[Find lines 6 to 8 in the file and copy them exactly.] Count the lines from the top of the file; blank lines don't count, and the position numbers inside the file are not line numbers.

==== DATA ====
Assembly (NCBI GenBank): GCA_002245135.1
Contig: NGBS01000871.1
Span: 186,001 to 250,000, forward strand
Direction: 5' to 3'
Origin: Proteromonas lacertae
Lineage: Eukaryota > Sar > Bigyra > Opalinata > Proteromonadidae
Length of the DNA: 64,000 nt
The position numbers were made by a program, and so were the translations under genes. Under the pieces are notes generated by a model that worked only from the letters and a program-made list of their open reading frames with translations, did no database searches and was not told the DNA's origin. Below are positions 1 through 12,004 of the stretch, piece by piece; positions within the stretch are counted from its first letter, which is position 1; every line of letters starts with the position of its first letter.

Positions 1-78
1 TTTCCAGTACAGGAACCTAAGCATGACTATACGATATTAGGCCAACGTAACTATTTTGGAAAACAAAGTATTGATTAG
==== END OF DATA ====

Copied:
Lineage: Eukaryota > Sar > Bigyra > Opalinata > Proteromonadidae
Length of the DNA: 64,000 nt
The position numbers were made by a program, and so were the translations under genes. Under the pieces are notes generated by a model that worked only from the letters and a program-made list of their open reading frames with translations, did no database searches and was not told the DNA's origin. Below are positions 1 through 12,004 of the stretch, piece by piece; positions within the stretch are counted from its first letter, which is position 1; every line of letters starts with the position of its first letter.